Incroci di civiltà is therefore an occasion to “free” places that are usually not accessible except to the ones participating to the academic life, like the Aula Baratto in Ca’ Foscari, Ca’ Bernardo, Ca’ Dolfin, the Auditorium in the ex church of Santa Margherita. It is therefore an occasion for residents to see inside these ancient sites and to get in contact with the university of their city, too, hopefully feeling the university is an important part of their city and not something detached. A reverse experience also takes place after the talks at the gazebo in campo Santa Margherita. There, the writers can sign their books but then in the end they start talking to the readers, residents, students and the academic life continues there, out of the official and enclosed spaces, in the free space of the city.

Kathleen Jamie, Mohamed Moksidi e Sergej Gandlevskij signing their books at the Incroci di Civiltà Gazebo in Campo Santa Margherita, Venice 2018 - credits by Venice Documentation Project

Kathleen Jamie, Mohamed Moksidi e Sergej Gandlevskij signing their books at the Incroci di civiltà Gazebo in Campo Santa Margherita, Venice 2018 – credits by Venice Documentation Project

Literature in prison: the project by “Closer” in Venice

But literature can break through, too, and enter spaces where freedom is deliberately out. Incroci di civiltà collaborates with the Association “Closer”, born in 2016 and run by very young Venetians. 

“Closer” works in the women’s prison on the Giudecca island and runs a literary project called “Interrogatorio alla scrittura”, namely “interrogation to writing”. Some prisoners, after reading some fiction, interrogate the author, in the presence of a selected audience composed of free citizens and some prisoners sitting next to each other.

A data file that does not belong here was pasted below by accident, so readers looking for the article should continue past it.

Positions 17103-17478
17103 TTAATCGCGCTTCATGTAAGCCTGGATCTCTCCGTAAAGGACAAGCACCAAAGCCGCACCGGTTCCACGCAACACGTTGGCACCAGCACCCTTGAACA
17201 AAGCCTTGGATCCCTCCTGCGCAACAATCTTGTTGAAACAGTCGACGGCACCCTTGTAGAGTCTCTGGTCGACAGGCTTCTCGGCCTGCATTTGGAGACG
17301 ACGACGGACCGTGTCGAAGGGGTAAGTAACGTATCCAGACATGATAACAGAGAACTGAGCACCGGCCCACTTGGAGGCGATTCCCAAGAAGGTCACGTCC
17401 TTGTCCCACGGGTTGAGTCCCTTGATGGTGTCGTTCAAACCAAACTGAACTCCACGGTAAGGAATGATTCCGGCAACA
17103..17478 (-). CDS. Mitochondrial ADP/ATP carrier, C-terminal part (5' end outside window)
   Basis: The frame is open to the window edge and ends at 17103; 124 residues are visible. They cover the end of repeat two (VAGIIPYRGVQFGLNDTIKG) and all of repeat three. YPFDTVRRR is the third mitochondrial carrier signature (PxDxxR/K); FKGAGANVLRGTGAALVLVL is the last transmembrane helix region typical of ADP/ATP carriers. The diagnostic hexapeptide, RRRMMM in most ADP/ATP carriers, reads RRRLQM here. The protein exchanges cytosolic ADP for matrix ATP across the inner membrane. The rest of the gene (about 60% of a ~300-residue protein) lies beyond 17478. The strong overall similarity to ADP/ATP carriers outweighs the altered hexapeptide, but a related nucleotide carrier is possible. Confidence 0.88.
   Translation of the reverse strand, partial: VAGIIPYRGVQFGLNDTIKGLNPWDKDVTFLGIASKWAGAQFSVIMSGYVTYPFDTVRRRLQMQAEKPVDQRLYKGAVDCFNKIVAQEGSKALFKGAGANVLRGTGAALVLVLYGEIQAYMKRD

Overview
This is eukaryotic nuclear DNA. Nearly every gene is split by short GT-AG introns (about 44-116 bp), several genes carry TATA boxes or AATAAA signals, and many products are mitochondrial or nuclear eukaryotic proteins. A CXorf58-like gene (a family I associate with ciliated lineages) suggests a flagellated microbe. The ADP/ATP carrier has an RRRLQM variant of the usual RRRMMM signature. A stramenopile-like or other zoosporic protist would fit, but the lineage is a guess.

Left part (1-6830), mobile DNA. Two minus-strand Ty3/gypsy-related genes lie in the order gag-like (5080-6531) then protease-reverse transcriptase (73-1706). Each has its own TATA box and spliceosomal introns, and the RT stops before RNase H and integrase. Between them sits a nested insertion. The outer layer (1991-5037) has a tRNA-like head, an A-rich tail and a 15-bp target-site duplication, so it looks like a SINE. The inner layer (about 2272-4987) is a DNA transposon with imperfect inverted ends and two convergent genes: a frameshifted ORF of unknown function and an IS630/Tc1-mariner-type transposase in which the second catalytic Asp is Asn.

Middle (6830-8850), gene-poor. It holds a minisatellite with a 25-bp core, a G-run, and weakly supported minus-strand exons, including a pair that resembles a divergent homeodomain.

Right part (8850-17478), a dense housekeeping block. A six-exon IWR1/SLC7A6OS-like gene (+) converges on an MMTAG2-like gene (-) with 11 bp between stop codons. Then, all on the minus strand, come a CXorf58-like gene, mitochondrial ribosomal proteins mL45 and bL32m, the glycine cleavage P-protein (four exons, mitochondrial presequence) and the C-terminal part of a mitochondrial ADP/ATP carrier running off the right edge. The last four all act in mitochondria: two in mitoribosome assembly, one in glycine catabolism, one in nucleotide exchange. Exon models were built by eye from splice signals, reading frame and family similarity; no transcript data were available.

Eraldo Affinati at the entrance of the Women's Prison at the Giudecca, Incroci di Civiltà, Venice 2018 in collaboration with Closer Associazione

Eraldo Affinati at the entrance of the Women’s Prison at the Giudecca, Incroci di civiltà, Venice 2018 in collaboration with Closer Associazione IAS Project

Literature for women in prison but not just

A prison is a place in the city, although a particular one, separated by a wall which you usually cross when you have committed a crime. The Association Closer believes that literature can bring benefits for the prisoners as well as for the free citizens that enter a space they do not often conceive as part of a city. 

The prison becomes then a place of osmosis with the world outside and the means is a novel or some poems. This is the first time such a project has been carried out in Italy and it is in Venice.

Literature brings Venetian heritage forward

A literature festival and the city of Venice, its university and the prison: could this be arranged in some other cities, too? Well, the format would work somewhere else, too. The main theme Incroci di civiltà helps unveil is migration, ethnic contamination and multilingualism. This is the leading motif, which is not only present in the stories the writers narrate, but also in their own biographies. And such a theme is global. But right because the key to understand Venetian history is its relentless multiethnic character, then this literature festival and all that happens around it is the best heritage of Venice you can ever imagine. If you search for authentic Venice, please consider you may find it among some poetical lines.

With smiles and kisses, we prefer
to seek accord beneath our star,
although we’re different (we concur)
just as two drops of water are.

(from Nothing Twice by Wislawa Szymborska)

by Luisella Romeo
registered tourist guide in Venice, Italy
www.seevenice.it

I would like to thank Pia Masiero, director of Incroci di civiltà and Giulia Ribaudo, Associazione Closer for the time and patience they dedicated me to explain their wonderful work. I am also very thankful to Silvia Marri for introducing me to the readers’ club at Giudecca.

Note
In the photo cover, Furukawa Hideo signing his books at the Incroci di civiltà Gazebo in Campo Santa Margherita, Venice 2018 – credits by Venice Documentation Project

For Italian speaking readers, here is the link to the program “before” Incroci di civiltà